Conference examines changing nature of work in global economy

The changing nature of work in the global economy, modern labour movements, challenges faced by workers and their organizations, as well as forms of collective action undertaken to resist neo-liberalism – all of this will be explored at an upcoming conference, New Voices in Labour Studies 2010: Emerging Perspectives on Workers and Workplaces.

The conference will take place Friday, Oct. 15 and Saturday, Oct. 16, from 8:30am to 5:30pm in the York Research Tower, Keele campus. It is presented by York’s Work & Labour Studies Program, the York Centre for Research on Work & Society, Ryerson University and the Labour College of Canada.

This interdisciplinary, two-day conference will include research on contemporary issues, papers that place these subjects in historical perspective, and thematic panels and workshops on teaching and researching in the field of labour studies.

This is the fourth year for the conference – the first in Toronto – where junior scholars in the field present their work and meet other emerging voices in labour studies, as well as interact with more senior scholars who serve as commentators on the panels.

“This conference showcases the labour studies community’s continuing vibrancy and impressive national reach,” says Professor Stephanie Ross, coordinator of York’s Work & Labour Studies Program. “Across Canada, labour studies attract researchers who combine rigorous cutting edge scholarship with a capacity to speak to the real and pressing challenges we face in our working lives. Anyone with an interest in how to make work and the economy more socially just will take a lot from this conference.”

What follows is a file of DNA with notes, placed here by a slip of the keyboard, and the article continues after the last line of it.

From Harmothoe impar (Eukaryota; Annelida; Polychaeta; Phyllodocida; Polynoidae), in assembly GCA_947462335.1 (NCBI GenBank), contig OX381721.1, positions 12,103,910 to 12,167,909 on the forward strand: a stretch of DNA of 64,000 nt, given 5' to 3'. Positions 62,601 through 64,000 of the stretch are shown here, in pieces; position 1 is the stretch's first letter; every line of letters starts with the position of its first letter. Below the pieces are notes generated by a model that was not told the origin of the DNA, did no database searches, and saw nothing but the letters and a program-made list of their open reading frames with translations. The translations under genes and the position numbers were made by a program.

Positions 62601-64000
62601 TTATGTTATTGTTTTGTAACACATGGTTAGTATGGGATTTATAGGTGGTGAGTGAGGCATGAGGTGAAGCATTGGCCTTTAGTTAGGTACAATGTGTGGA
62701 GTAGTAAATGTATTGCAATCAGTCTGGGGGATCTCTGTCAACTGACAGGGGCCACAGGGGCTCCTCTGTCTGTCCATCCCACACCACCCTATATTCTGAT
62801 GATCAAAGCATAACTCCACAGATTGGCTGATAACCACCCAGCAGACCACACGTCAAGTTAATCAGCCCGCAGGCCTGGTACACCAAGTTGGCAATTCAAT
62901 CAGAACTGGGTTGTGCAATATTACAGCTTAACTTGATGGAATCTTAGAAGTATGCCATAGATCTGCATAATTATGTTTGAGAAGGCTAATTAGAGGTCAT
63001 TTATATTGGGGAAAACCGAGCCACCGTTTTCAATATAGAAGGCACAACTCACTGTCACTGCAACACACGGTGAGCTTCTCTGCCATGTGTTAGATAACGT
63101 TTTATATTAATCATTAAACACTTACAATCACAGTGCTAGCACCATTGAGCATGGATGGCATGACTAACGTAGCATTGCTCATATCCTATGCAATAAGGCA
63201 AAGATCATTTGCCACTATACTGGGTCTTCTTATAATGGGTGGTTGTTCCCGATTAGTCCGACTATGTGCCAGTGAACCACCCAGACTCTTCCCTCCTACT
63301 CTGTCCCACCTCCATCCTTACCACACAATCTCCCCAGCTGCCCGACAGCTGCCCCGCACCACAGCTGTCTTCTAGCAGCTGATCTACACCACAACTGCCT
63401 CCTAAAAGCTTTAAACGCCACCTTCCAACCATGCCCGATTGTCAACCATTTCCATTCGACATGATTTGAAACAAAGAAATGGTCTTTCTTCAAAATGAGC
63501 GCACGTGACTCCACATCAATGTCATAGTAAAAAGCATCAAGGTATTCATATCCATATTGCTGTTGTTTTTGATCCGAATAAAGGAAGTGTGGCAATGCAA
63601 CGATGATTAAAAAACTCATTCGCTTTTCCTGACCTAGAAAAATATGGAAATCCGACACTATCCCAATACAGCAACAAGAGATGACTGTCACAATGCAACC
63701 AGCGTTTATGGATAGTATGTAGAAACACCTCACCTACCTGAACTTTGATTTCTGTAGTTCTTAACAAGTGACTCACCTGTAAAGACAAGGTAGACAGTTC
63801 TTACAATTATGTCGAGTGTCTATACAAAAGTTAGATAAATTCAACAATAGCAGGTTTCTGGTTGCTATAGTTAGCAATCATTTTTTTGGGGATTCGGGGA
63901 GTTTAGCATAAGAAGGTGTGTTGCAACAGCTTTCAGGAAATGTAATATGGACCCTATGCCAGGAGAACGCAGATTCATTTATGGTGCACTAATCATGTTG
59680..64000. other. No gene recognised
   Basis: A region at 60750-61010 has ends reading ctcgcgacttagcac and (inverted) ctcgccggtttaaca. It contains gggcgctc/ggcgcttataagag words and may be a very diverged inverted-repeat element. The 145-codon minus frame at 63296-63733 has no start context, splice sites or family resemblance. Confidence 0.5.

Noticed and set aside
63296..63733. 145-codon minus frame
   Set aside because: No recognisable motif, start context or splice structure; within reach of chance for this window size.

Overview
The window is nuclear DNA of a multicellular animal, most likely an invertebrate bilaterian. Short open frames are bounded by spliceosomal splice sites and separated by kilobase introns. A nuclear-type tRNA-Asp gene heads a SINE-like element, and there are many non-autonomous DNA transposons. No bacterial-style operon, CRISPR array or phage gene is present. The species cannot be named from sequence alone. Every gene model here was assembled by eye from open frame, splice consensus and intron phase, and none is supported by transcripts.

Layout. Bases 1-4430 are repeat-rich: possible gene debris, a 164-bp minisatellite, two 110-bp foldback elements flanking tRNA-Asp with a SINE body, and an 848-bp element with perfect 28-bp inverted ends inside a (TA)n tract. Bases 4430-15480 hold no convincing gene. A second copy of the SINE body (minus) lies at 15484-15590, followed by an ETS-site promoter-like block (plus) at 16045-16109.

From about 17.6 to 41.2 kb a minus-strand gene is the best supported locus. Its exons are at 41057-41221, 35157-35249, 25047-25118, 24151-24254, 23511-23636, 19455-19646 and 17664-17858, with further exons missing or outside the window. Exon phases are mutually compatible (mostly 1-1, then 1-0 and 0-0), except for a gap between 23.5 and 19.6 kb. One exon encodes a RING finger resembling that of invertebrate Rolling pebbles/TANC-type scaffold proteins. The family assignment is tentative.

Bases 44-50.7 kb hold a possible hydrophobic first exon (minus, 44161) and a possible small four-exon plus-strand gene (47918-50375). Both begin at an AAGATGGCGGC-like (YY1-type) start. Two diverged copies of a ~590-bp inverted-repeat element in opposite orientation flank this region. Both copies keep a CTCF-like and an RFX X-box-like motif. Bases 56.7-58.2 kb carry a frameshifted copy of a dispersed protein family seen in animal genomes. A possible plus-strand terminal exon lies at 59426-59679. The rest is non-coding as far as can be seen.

The conference is sponsored at York by the Office of the Dean in the Faculty of Liberal Arts & Professional Studies, the Graduate Program in Social & Political Thought, and the Department of Geography, and at Ryerson by the Department of History, the Dean’s Office in the Faculty of Arts, the Office of the Vice-President of Research & Innovation, and the Centre for Labour-Management Relations. In addition, the Canadian Labour Congress’s Labour College of Canada has also provided much-appreciated support.

For more information, visit the Centre for Research on Work & Society or contact Stephanie Ross at